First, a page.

Legendary poet, novelist, songwriter and singer
Leonard Cohen, the legendary Canadian poet, novelist and singer-songwriter was born in Montreal on September 21, 1934 to a prominent Jewish family. His paternal grandfather, Lyon Cohen, was founding president of Canadian Jewish Congress and his maternal grandfather, Rabbi Solomon Klinitsky-Klein, was a noted Talmudic scholar. His father, Nathan Cohen, a clothing manufacturer, died when the boy was just nine years old. Masha Cohen, his mother, from whom he inherited a love for songs and poetry, died in 1978.
Growing up, Cohen studied extensively with his rabbinic grandfather and was profoundly influenced by him on several levels. In much the same way that he and the rabbi would spend many hours discussing the meaning of a single sentence, Cohen said that he often devoted similar amounts of time, sometimes more, to a turn of phrase in a poem or song.
As a McGill student in the early-1950s, Cohen began to make his mark as a poet. His first book of poems, Let Us Compare Mythologies, was published in 1956 and Cohen quickly became one of the Montreal’s major English-language literary figures. More books of poetry and two novels – The Favorite Game and Beautiful Losers – soon followed.
In the mid-1960s, Cohen turned his attention to songwriting. The 1960s were an exciting time for innovative songwriters. Another Jewish songwriter, Bob Dylan (born Robert Zimmerman), had combined the musical influences of Woody Guthrie and traditional American folksongs with the literary influences of beat poets and novelists like Allan Ginsberg and Jack Kerouac, thereby redefining what could be accomplished in a song. Cohen was drawn to that creative challenge and it was as a singer-songwriter that Cohen would attain his most enduring fame.
Jewish and Jewish-influenced themes were evident in many of Cohen’s songs including his most famous song, “Hallelujah,” and “You Want It Darker,” which he recorded shortly before his death with Cantor Gideon Zelermyer and the men’s choir from Congregation Shaar Hashomayim, the synagogue at which he grew up in Montreal.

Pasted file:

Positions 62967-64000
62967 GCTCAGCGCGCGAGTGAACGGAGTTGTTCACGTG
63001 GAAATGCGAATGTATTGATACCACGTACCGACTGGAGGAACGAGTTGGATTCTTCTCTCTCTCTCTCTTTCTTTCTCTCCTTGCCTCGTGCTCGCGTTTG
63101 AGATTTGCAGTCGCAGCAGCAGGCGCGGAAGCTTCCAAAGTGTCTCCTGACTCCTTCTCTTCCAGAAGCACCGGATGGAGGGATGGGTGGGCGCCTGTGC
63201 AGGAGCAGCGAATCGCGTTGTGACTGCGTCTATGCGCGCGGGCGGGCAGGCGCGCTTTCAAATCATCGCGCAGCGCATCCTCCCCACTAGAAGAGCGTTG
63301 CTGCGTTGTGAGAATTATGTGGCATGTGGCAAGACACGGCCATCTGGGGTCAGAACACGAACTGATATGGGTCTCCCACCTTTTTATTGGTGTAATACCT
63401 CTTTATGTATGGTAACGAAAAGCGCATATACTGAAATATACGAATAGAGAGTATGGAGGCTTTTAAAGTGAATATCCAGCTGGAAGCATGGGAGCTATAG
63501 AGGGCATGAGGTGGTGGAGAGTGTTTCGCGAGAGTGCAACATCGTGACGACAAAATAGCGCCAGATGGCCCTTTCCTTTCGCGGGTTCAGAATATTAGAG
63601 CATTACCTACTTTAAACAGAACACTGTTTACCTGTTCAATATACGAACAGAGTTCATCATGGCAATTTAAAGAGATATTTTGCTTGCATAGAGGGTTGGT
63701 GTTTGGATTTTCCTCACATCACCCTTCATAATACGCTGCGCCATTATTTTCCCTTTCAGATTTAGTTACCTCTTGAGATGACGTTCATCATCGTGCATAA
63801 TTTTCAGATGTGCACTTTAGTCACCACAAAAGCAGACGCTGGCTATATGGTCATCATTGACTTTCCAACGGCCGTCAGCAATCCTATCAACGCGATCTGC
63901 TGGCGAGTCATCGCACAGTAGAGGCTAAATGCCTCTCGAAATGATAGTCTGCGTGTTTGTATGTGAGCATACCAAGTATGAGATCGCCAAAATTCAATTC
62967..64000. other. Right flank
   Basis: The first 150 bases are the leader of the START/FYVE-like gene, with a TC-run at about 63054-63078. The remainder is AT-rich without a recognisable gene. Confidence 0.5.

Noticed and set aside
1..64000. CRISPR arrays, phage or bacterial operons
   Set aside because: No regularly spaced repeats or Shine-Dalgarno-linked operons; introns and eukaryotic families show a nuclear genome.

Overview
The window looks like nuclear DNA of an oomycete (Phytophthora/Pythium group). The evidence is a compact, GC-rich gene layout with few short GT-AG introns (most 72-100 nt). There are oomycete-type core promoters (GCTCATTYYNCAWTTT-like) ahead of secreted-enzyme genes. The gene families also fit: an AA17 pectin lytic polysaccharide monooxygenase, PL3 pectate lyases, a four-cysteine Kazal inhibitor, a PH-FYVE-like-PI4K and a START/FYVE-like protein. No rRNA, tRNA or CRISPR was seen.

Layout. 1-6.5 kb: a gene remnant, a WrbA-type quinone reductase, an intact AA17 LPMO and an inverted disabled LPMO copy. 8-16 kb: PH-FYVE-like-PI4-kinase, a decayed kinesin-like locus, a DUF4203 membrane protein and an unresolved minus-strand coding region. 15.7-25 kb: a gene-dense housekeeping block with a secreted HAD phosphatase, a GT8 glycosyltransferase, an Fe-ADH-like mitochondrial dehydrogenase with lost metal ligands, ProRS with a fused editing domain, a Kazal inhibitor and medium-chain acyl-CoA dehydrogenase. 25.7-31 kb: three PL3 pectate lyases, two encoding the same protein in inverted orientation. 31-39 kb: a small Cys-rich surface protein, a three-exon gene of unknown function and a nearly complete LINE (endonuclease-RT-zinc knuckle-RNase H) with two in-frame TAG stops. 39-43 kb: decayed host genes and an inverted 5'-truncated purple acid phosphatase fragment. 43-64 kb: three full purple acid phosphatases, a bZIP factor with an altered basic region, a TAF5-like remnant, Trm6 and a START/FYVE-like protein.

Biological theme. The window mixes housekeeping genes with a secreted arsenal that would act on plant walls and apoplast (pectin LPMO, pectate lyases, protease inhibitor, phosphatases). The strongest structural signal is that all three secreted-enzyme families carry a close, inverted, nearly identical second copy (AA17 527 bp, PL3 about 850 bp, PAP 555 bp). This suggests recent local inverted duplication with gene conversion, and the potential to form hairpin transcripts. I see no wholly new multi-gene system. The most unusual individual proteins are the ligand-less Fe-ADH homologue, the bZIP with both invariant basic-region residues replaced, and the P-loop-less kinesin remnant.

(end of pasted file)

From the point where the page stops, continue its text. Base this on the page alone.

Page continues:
In 1994, Cohen withdrew from public life and moved to the Mount Baldy Zen Center in California. Zen is a branch of Buddhism that stresses meditation and offers no discussion of God. He left the Zen centre in 1999 and told an interviewer in 2002 that the years he spent at the Zen centre had strengthened his commitment to Judaism. “You just enter into that 4,000-year-old conversation with God and the sages,” he said.
In 2008, Cohen embarked on the first of a series of concert tours over the next five years. With an ensemble of world class musicians and back-up singers, Cohen performed hundreds of masterful, meticulously planned, and long concerts of songs drawn from across his career at major venues around the world, including in Israel.
Cohen suffered from cancer in his final months and died November 7, 2016 after taking a fall in his Los Angeles home. He was buried near his parents at the Shaar Hashomayim cemetery in Montreal. Cohen was survived by a son, Adam, also a noted singer-songwriter, a daughter, Lorca, and three grandchildren.
Throughout 2017, in celebration of Canada’s sesquicentennial, the Ottawa Jewish Bulletin is publishing a series of profiles spotlighting the contributions of historically important Jewish Canadians to our country. Previously in the series: